The rapid shift to working remotely over the past year may have increased emails resulting in unmanageable inboxes. McMurtry defined email overload as “the feeling of being overwhelmed by the constant flow of messages appearing in the inbox and the inability to manage the high volume of messages effectively” (2014, p. 31). If the volume of email in your inbox becomes overwhelming, our members found Unroll.me extremely useful. This app helps to streamline emails making it simple to flip through emails and organize them. “You can quickly unsubscribe from any subscription emails or choose to “rollup” emails that you’d like to read all together as a digest” (Birkenhauer, 2021). The popular service has just released an app making it even more convenient to declutter and manage emails.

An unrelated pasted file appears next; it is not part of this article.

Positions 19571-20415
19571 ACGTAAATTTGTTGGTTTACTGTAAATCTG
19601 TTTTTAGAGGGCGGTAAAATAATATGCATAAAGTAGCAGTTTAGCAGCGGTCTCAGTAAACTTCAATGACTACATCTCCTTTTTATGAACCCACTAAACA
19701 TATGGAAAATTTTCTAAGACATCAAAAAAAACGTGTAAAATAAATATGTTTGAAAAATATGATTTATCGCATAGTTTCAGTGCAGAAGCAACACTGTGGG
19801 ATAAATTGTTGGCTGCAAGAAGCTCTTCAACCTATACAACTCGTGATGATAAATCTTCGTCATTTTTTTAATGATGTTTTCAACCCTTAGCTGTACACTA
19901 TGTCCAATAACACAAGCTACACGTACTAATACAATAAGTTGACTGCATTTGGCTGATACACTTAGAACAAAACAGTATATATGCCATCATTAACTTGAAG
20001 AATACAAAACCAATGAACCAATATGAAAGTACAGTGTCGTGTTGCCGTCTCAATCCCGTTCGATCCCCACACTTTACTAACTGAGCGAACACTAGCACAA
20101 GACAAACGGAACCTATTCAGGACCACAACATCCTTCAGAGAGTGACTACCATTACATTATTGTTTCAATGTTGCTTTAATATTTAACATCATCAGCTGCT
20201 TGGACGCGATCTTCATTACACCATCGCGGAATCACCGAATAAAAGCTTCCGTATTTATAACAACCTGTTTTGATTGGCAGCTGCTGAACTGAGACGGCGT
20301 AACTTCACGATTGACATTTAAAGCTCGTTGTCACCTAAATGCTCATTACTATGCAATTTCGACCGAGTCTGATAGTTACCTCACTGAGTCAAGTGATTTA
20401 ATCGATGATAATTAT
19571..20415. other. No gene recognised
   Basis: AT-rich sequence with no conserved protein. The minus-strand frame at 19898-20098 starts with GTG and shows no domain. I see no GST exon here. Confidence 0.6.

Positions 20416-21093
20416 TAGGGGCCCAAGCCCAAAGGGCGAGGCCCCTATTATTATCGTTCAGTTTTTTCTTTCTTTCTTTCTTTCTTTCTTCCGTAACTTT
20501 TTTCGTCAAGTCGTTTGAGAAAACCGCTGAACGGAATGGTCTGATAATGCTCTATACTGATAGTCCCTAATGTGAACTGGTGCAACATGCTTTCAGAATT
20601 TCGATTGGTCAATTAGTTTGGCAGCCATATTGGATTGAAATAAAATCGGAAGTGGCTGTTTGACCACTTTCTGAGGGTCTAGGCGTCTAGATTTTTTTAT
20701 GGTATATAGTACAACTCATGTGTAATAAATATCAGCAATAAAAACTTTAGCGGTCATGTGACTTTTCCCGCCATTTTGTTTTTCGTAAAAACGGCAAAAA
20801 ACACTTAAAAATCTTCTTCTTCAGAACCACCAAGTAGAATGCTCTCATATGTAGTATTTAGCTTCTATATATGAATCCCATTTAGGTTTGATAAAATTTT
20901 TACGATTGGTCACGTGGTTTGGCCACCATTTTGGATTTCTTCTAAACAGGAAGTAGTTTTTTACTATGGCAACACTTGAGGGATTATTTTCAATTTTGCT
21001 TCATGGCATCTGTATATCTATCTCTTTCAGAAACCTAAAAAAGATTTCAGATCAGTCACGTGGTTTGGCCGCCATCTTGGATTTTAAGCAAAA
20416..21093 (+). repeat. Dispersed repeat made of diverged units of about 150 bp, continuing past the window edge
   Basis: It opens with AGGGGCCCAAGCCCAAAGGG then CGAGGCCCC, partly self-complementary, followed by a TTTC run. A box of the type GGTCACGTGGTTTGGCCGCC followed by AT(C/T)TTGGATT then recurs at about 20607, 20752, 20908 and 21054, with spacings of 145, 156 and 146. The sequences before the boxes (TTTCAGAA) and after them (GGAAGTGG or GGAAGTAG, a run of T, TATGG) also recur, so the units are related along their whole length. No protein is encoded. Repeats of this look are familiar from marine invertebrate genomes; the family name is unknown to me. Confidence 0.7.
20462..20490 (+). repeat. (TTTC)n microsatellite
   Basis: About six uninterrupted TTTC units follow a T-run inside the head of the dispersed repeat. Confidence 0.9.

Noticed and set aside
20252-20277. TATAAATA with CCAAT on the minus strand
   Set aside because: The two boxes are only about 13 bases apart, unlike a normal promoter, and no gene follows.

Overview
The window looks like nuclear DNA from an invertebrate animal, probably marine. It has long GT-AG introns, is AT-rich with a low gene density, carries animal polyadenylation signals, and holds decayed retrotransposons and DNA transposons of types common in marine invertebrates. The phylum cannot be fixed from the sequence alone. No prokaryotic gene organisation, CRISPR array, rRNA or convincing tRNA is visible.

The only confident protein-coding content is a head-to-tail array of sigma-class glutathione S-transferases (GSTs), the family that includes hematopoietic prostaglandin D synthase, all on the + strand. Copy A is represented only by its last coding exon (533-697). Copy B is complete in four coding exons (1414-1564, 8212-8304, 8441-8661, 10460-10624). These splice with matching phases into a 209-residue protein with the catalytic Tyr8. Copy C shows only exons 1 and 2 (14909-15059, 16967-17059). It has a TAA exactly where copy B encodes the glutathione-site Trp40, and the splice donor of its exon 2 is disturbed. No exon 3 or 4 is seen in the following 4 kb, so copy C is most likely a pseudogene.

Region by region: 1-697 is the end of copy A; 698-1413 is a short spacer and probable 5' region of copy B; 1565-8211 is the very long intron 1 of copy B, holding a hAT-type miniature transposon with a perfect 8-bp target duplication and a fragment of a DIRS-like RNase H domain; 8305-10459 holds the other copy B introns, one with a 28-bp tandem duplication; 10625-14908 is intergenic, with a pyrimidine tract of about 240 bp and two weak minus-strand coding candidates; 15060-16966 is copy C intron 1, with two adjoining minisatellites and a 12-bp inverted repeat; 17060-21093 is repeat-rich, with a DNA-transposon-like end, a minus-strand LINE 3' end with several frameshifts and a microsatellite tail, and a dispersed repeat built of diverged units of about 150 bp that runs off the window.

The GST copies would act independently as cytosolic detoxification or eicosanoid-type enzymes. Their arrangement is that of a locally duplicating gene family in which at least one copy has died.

A few members noted that a tool they plan to experiment with more: Google Jamboard. Google released Jamboard in 2017, and even if you do not have access to the official 55-inch screen, 4k, collaborative whiteboard, you can still create jamboards online with Google Suite (Sheppard, 2017, p. 80). Jamboard is an interactive whiteboard tool with several features allowing you to quickly pull images from the web, draw, add sticky notes, highlight, and more. It is ideal for brainstorming with others. This may be a good tool for those who are using G Suite already.

Puzier, L. (2021). Space Planning Jamboard [digital image]. UAlbany Libraries.

If you are using Google Slides, PowerPoint, teaching, or engaging with patrons, check out Pear Deck. “As an educator, I have been using Pear Deck to make my Google Slides presentations more interactive by adding questions. This has been particularly useful for remote teaching” (Weingardt, 2021). Pear Deck enhances Google Slides with formative assessments and interactive questions. Pear Deck can prompt your viewers to answer questions as you flip through a slide deck. It has been found to successfully create interactive asynchronous learning experiences for students working at their own pace and even for in-person sessions (Fulfer, 2020).